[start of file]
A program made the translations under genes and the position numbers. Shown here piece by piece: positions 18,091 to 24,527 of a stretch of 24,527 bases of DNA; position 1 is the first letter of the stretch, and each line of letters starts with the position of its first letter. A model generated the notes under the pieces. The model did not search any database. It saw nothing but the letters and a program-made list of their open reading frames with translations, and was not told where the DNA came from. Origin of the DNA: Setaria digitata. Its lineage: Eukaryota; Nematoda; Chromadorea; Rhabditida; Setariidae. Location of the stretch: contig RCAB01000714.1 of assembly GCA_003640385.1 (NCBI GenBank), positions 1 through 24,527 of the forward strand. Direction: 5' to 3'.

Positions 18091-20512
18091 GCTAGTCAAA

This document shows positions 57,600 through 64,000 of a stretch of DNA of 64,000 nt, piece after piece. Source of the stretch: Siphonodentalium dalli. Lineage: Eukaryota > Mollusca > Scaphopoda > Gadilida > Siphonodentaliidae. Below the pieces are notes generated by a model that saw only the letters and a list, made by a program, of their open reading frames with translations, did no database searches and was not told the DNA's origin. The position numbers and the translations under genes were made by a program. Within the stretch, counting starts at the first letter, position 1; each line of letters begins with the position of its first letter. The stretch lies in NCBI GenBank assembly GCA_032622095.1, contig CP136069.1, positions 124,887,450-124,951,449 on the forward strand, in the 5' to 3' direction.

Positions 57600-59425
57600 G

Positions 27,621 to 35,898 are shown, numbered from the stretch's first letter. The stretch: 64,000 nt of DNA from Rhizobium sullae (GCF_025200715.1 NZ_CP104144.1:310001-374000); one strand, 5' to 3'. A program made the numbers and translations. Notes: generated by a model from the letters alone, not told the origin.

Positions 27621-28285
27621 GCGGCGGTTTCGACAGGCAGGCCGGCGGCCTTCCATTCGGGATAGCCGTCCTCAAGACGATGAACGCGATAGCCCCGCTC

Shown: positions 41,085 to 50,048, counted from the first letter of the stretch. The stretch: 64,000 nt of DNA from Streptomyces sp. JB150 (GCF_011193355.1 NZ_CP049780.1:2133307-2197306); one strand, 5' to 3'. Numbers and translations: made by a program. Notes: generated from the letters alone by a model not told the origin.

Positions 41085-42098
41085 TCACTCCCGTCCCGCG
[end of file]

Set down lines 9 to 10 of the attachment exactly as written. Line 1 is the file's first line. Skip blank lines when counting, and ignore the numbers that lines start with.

27621 GCGGCGGTTTCGACAGGCAGGCCGGCGGCCTTCCATTCGGGATAGCCGTCCTCAAGACGATGAACGCGATAGCCCCGCTC

Shown: positions 41,085 to 50,048, counted from the first letter of the stretch. The stretch: 64,000 nt of DNA from Streptomyces sp. JB150 (GCF_011193355.1 NZ_CP049780.1:2133307-2197306); one strand, 5' to 3'. Numbers and translations: made by a program. Notes: generated from the letters alone by a model not told the origin.